From time to time, we get questions about artificial
sweeteners here at Low Carb Luxury, but over the last few months, the most have been questions about
the granddaddy of 'em all — Saccharin. So here's a little background and some info on its safety...
Saccharin was discovered in 1879 by Constantine Fahlberg, while working in the laboratory of Ira Remsen,
quite by accident as were most other sweeteners. While working in the lab, he spilled a chemical on his
hand. Later while eating dinner, Fahlberg noticed a more sweetness in the bread he was eating. He traced
the sweetness back to the chemical, later named saccharin, by tasting various residues on his hands and
clothes (unsanitary conditions) and finally chemicals in the lab (not a safe lab practice).
By 1907, saccharin was used as a replacement for sugar in foods for diabetics. Since it is not metabolized
in the body for energy, saccharin is classified as a noncaloric sweetener. By the 1960s it was used on a
massive scale in the "diet" soft drink industry.
Saccharin is the foundation for many low-calorie and sugar-free products around the world. It is used in
table top sweeteners, baked goods, jams, chewing gum, canned fruit, candy, dessert toppings and salad
Saccharin also is one of the most studied food ingredients. Although the overall evidence indicates
saccharin is safe for human consumption, there has been controversy over its safety in the past. The
basis for the controversy rests primarily on findings of bladder tumors in some male rats fed high doses
of sodium saccharin. Extensive research on human populations has established no association between
saccharin and cancer. In fact, more than 30 human studies have been completed and support saccharin's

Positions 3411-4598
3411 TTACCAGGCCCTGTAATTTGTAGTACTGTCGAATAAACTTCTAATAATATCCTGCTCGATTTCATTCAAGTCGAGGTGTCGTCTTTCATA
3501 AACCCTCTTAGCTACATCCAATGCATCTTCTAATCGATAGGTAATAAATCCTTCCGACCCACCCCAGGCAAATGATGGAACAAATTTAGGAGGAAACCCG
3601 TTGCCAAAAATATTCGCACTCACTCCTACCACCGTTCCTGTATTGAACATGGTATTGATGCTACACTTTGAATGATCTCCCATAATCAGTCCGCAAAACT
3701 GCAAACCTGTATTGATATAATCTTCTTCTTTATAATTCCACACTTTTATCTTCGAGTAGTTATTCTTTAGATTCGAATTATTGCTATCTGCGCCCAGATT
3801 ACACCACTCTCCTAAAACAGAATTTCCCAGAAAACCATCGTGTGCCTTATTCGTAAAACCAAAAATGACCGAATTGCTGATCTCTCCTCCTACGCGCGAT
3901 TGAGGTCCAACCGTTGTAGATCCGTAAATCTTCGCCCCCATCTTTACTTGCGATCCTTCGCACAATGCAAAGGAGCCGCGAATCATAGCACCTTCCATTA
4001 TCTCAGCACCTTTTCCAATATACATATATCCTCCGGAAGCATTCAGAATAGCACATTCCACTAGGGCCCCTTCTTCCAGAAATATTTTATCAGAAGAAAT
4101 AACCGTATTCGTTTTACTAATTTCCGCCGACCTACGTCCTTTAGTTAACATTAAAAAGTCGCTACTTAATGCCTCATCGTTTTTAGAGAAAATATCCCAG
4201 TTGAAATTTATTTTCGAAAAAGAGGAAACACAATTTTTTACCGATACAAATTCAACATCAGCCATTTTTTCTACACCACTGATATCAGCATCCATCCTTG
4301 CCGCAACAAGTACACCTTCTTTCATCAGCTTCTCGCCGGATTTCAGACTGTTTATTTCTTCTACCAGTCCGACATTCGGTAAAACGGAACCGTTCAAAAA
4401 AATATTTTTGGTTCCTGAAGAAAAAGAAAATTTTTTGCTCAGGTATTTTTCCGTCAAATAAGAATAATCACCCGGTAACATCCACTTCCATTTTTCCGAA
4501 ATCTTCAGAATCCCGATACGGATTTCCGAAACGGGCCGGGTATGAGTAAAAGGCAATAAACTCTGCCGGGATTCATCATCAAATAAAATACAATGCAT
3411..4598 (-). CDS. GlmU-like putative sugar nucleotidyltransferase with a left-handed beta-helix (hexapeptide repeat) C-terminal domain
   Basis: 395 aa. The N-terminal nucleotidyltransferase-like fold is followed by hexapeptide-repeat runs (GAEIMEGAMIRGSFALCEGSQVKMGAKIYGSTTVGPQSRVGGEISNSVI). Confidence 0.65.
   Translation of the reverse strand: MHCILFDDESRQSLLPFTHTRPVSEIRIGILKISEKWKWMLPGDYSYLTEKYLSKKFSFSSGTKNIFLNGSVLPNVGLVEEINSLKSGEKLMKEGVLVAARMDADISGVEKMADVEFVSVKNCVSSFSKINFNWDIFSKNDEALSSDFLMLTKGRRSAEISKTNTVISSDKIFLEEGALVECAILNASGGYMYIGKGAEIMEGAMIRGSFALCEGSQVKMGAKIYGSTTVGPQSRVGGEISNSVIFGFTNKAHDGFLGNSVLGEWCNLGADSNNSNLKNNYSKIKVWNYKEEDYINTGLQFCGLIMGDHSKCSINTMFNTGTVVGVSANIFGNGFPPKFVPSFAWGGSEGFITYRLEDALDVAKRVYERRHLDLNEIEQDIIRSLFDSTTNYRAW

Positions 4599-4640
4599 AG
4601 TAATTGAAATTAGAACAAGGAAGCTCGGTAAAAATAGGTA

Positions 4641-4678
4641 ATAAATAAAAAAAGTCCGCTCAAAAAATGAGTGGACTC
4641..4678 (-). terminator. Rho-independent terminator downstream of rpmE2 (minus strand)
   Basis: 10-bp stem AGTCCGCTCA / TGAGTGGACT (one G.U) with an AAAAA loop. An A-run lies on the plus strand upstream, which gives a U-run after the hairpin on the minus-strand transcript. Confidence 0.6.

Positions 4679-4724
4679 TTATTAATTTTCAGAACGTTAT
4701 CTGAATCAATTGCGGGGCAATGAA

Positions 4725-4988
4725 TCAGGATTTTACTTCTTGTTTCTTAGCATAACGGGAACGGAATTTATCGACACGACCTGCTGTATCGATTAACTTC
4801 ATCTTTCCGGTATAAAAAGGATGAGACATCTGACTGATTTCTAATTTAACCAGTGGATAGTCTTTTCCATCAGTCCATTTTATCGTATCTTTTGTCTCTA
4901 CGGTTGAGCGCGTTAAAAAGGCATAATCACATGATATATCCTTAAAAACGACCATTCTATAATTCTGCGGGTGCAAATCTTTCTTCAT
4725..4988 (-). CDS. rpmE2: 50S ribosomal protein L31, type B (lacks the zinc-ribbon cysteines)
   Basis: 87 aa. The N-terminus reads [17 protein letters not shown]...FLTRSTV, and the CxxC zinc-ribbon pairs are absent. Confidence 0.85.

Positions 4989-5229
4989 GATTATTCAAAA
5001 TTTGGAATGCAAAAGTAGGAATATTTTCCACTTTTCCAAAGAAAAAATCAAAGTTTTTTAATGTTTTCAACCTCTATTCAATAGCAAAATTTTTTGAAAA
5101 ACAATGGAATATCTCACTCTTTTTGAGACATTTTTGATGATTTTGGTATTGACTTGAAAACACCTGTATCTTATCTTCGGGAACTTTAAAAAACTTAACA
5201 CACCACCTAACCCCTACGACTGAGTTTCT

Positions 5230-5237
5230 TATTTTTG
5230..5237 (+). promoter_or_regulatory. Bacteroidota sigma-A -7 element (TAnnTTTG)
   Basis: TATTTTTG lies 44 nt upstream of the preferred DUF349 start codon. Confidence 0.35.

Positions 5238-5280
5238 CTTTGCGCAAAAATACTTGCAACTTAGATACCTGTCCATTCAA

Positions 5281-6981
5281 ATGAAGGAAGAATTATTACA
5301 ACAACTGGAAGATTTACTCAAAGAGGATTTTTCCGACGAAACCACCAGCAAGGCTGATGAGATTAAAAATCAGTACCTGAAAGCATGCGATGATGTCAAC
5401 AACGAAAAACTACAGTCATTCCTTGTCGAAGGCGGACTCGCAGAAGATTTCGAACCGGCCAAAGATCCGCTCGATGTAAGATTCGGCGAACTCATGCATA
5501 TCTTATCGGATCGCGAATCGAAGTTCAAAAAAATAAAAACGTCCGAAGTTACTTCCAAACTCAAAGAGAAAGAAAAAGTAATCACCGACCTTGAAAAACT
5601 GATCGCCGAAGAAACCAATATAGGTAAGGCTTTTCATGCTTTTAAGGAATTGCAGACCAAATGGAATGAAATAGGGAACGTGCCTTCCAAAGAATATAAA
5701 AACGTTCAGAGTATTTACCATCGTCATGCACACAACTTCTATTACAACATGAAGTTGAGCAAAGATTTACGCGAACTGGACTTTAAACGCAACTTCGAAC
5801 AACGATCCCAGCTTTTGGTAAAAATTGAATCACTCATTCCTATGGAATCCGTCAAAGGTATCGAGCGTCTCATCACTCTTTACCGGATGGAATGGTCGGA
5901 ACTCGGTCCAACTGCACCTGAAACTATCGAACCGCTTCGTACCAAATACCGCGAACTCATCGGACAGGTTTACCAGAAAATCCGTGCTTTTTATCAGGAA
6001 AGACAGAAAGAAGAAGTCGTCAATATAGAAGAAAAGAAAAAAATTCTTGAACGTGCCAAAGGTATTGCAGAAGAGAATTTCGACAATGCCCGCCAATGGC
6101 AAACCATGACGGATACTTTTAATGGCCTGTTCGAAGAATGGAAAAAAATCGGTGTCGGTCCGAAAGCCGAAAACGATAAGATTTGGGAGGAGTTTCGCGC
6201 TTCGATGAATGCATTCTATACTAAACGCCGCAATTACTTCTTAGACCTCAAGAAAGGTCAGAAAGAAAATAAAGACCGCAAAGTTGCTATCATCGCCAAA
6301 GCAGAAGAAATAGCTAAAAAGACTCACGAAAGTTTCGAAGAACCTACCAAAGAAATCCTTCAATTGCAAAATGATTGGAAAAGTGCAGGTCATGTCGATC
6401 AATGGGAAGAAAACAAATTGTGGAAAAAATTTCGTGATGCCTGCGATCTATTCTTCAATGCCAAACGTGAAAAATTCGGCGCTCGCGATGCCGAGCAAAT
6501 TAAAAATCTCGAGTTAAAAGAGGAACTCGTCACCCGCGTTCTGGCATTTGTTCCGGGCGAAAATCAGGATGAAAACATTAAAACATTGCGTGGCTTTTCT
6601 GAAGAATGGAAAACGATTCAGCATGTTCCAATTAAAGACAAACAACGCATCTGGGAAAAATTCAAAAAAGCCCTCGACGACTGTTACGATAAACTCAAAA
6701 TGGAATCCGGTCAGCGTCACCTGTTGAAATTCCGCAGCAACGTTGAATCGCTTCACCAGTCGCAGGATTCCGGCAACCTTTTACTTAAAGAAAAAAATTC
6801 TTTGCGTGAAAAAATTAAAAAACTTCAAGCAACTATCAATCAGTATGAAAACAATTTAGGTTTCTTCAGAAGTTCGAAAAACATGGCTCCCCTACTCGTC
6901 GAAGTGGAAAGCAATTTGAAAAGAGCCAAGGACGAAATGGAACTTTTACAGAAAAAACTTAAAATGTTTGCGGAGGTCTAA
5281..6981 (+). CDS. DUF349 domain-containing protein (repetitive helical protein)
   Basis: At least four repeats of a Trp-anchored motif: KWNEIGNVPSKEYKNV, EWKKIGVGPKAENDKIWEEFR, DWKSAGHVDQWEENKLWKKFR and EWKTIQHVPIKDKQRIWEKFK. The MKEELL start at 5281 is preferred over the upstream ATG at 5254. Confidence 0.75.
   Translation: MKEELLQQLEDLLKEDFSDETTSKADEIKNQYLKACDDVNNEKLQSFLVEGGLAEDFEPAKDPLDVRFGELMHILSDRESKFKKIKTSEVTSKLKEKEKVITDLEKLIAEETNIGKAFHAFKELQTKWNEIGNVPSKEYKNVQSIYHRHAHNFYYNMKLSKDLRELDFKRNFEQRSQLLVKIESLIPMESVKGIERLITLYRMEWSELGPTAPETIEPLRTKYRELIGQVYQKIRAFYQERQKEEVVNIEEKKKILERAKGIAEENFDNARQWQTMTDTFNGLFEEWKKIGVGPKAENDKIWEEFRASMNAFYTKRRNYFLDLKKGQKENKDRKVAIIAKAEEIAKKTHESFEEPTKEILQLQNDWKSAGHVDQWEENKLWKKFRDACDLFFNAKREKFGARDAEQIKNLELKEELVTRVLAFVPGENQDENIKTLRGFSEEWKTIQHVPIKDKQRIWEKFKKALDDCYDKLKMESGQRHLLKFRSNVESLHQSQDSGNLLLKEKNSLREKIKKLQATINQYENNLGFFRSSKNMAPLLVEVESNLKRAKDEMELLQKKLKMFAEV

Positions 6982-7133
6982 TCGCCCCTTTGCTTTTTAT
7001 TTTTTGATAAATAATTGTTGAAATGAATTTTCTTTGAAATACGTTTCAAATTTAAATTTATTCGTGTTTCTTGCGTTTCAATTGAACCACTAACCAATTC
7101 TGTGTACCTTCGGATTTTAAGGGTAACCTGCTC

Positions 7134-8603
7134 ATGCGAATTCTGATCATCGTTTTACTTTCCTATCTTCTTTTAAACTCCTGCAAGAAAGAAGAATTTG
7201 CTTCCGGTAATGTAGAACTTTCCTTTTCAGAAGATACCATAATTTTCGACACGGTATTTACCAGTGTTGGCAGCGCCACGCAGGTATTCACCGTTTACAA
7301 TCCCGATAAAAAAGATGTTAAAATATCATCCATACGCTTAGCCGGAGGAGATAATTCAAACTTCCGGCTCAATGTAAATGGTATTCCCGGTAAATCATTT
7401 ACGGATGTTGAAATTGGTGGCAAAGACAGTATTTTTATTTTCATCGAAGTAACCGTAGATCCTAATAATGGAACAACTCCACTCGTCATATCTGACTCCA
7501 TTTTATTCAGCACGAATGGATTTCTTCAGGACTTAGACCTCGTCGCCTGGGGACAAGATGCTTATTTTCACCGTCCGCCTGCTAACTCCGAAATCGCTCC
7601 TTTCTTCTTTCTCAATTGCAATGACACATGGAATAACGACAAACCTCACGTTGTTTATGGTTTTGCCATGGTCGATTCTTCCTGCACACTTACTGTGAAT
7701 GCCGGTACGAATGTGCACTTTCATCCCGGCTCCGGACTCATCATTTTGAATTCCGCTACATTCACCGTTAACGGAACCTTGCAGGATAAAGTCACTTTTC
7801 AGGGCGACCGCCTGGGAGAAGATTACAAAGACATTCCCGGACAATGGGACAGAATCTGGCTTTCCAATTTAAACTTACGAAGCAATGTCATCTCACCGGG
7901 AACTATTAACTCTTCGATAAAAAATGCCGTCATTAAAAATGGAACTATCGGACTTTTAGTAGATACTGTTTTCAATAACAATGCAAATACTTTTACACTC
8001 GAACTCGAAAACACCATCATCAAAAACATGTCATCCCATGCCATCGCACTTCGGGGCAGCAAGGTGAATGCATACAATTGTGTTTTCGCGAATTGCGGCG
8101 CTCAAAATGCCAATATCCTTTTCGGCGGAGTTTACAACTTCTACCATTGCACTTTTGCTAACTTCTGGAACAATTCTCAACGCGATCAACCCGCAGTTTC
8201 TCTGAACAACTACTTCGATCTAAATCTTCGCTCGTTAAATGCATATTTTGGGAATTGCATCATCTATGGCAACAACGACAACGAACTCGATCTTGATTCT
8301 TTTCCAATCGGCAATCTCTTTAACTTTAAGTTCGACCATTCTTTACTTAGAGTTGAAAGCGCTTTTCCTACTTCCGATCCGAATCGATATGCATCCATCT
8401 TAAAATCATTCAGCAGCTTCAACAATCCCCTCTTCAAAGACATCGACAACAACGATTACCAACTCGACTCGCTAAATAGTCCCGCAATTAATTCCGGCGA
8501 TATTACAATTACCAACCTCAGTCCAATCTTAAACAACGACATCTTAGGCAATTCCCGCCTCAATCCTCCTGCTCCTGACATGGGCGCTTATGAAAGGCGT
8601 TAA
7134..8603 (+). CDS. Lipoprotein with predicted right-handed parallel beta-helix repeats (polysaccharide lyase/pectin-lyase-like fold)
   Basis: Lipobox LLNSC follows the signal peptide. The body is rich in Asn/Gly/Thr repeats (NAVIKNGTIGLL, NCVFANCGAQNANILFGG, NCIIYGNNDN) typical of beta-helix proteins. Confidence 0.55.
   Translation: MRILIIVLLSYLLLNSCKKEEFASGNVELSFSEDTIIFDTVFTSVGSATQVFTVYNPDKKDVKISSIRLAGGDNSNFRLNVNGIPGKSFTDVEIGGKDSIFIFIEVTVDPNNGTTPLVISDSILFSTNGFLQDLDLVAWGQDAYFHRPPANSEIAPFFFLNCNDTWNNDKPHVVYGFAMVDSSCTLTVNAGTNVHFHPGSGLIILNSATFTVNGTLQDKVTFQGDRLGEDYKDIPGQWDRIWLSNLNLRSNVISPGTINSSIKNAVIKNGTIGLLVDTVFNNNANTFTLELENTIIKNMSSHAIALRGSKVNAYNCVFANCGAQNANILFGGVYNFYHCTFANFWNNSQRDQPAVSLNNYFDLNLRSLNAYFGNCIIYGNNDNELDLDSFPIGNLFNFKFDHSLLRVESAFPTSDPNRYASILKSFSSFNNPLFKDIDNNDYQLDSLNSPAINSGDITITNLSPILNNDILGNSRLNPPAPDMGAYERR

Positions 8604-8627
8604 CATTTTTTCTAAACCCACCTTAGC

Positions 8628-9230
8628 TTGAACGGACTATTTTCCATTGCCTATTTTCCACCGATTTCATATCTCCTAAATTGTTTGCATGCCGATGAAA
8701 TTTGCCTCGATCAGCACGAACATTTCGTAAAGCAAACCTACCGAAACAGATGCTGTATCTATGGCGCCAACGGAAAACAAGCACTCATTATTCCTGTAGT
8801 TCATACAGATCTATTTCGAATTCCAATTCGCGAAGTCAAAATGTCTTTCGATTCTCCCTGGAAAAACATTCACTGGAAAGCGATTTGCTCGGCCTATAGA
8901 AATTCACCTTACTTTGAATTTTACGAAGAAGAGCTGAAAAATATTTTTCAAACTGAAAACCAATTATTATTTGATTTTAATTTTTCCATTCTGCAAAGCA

safety at human levels of consumption.
The saccharin controversy initiated a long overdue review of U.S. food safety laws. It resulted in a food policy
report from the National Academy of Sciences that recommends thorough revision of the U.S. food regulatory system,
which the report describes as "complicated, inflexible and inconsistent in application."
In 1977, Congress passed a moratorium preventing an FDA-proposed saccharin ban. The moratorium has been extended
seven times based on the scientific evidence, the counsel of qualified professionals, and the support of consumers.
At a 1985 Senate hearing, then-FDA Commissioner Frank Young supported an extension of the moratorium, noting that
FDA has less concern about saccharin than in 1977. The Commissioner added, "the actual risk, if any, of saccharin
to humans still appears to be slight."
In 1991, the FDA formally withdrew its 1977 proposal to ban the use of saccharin. And, on December 21, 2000,
then-President Clinton signed a bill that removes the warning label that had been required on saccharin-sweetened
products in the U.S. since 1977. Government, scientists and industry are now all in agreement that saccharin is
So if you're a fan of the "little pink packets," you can feel free to enjoy using them. Personally, we think
that even though they can be bitter in many cooking applications, nothing's better in iced tea.
Copyright © January 2006 Low Carb Luxury